Canterbury DHB



Signs of occlusion include: variable flow; difficulty in aspirating or flushing; pain on infusion; sluggish flow; withdrawal occlusion. Onset can be sudden or gradual.

Occlusion cannot be managed as an isolated event and includes assessing patient risk factors, characteristics of blood and drugs, types of occlusion, and the way occlusion occurs, e.g.:

Note: All catheters become encased with fibrin soon after placement. This transforms to a fibrous collagen substance (Andris and Krzywda, MedSurg Nursing, August 1999). Therefore occlusions should be treated as they become apparent. Thrombi increase the risk of infection (CVC Occlusion: Successful management Strategies, Rhin, Journal of Intravenous Nursing, Volume 22(65) 1999 p 511-517).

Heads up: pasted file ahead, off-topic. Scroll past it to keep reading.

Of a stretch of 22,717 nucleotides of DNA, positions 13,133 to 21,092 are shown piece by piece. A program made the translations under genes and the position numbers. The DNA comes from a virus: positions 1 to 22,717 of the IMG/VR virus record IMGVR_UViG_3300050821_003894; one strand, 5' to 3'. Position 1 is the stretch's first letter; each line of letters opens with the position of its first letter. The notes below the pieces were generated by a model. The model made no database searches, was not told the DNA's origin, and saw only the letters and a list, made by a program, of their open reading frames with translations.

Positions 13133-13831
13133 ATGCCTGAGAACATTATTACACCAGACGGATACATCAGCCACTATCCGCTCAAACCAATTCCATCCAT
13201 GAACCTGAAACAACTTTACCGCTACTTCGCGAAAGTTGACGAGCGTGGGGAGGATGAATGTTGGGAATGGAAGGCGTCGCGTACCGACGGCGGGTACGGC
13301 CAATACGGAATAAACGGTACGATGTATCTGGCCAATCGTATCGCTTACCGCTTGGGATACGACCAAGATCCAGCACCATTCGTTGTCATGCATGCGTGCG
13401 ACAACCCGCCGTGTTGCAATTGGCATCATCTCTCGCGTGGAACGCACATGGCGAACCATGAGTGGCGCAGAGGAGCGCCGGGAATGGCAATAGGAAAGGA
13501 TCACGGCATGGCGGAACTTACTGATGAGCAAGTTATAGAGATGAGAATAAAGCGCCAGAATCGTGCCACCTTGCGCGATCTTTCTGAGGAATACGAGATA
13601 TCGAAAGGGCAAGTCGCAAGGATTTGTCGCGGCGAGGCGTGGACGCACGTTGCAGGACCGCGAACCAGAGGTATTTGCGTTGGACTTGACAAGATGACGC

About this Canterbury DHB document (5854):

Document Owner:

Sean Macpherson (see Who's Who)

Last Reviewed:

January 2019

Next Review:

January 2022


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Topic Code: 5854